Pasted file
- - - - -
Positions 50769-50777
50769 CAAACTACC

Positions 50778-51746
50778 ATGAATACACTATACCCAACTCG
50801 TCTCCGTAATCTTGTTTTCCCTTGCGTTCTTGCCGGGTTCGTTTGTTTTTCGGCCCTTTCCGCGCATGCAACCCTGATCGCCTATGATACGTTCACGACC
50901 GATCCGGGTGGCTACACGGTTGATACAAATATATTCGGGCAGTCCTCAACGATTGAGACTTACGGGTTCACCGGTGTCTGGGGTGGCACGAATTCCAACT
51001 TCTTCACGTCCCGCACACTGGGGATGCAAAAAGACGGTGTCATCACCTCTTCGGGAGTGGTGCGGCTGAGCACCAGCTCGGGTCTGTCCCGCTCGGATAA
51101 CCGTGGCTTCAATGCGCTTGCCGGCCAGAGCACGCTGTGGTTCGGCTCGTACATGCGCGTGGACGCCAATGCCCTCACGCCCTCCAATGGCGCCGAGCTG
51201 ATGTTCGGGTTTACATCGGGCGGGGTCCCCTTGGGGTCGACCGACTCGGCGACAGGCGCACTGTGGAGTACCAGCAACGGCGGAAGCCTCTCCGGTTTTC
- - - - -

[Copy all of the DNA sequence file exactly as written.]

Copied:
Positions 50769-50777
50769 CAAACTACC

Positions 50778-51746
50778 ATGAATACACTATACCCAACTCG
50801 TCTCCGTAATCTTGTTTTCCCTTGCGTTCTTGCCGGGTTCGTTTGTTTTTCGGCCCTTTCCGCGCATGCAACCCTGATCGCCTATGATACGTTCACGACC
50901 GATCCGGGTGGCTACACGGTTGATACAAATATATTCGGGCAGTCCTCAACGATTGAGACTTACGGGTTCACCGGTGTCTGGGGTGGCACGAATTCCAACT
51001 TCTTCACGTCCCGCACACTGGGGATGCAAAAAGACGGTGTCATCACCTCTTCGGGAGTGGTGCGGCTGAGCACCAGCTCGGGTCTGTCCCGCTCGGATAA
51101 CCGTGGCTTCAATGCGCTTGCCGGCCAGAGCACGCTGTGGTTCGGCTCGTACATGCGCGTGGACGCCAATGCCCTCACGCCCTCCAATGGCGCCGAGCTG
51201 ATGTTCGGGTTTACATCGGGCGGGGTCCCCTTGGGGTCGACCGACTCGGCGACAGGCGCACTGTGGAGTACCAGCAACGGCGGAAGCCTCTCCGGTTTTC